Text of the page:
Maryland Addressing Heroin OD Problem - WBOC-TV 16, Delmarvas News Leader, FOX 21 -

Maryland Addressing Heroin OD Problem

ANNAPOLIS, Md. (AP) - Maryland's rising rate of fatal heroin overdoses might not have one cure, but lawmakers and activists are hoping a combination of actions will be a step in the right direction.

Lt. Gov. Boyd Rutherford's office on Thursday announced the third of six scheduled summits for the Maryland Heroin and Opioid Emergency Task Force that he heads. The task force is one prong of an initiative set forth by Gov. Larry Hogan - who lost a cousin to an overdose several years ago - to address the increasing number of overdoses.

"While we can look at statistics all we want, what we really need to do is get into our communities and find out what is and isn't working as we fight this statewide epidemic," Hogan spokeswoman Erin Montgomery said.

Hogan announced his plan to address heroin overdoses in February, declaring the drug's growing use an emergency. Between 2010 and 2013, Maryland had a 95 percent increase in heroin-related overdose deaths, according to information provided by the administration. In 2013, there were 464 heroin-related overdose deaths. Preliminary data for heroin-related deaths in 2014 are on pace to surpass 2013 deaths by 20 percent.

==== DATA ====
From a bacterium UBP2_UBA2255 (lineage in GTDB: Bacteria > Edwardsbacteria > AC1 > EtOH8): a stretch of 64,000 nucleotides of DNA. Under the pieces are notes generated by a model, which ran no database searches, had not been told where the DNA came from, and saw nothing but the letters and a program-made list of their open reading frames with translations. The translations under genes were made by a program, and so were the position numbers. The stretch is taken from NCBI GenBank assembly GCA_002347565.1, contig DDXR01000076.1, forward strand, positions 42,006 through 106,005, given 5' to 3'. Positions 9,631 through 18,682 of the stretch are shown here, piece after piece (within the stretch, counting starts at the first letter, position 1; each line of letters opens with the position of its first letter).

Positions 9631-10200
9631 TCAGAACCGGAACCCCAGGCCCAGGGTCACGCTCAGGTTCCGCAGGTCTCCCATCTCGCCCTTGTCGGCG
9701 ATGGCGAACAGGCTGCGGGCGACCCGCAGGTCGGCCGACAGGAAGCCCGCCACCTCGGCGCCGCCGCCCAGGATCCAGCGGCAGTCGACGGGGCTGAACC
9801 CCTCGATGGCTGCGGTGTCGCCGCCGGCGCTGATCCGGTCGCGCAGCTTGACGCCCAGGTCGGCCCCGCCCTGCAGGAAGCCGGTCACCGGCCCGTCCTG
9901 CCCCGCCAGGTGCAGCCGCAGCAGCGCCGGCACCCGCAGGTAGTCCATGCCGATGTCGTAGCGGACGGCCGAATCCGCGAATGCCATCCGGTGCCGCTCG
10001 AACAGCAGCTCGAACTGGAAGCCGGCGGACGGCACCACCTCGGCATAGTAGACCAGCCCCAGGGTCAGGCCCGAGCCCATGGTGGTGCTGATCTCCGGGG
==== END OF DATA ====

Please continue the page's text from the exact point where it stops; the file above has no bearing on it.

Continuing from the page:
Rutherford's task force has 10 members, including legislators, health officials and criminal justice representatives.

Sen. Katherine Klausmeier, D-Baltimore County, is a member of the task force and sponsored several bills addressing drug use and prevention that passed the General Assembly.

Among the legislation that made it through was a bill to protect medical professionals from certain liabilities involving overdose-prevention programs and prescriptions, and a Good Samaritan measure for a person trying to get medical attention for someone suffering a drug overdose.

A joint committee composed of senators and delegates was also given the go-ahead.

"It's going to take a number of different things working together and keeping the lines of communications open as far as I'm concerned," Klausmeier said. "We need to get as much as we can from experts and people who've been through this."

Among those people is Mary "Toni" Torsch, president of the Daniel Carl Torsch Foundation, named after the son she lost to an overdose.

Torsch attended the task force's second summit Wednesday in Baltimore, where members listened to testimony from health experts and people who'd been directly affected by drugs and overdoses.

"There were some great ideas of what's working, what could work," Torsch said. "You know, their assignment is going to be tough. That task force has its work cut out for them. I hope it doesn't disappoint us. We're in a crisis and counting on them to save our communities."
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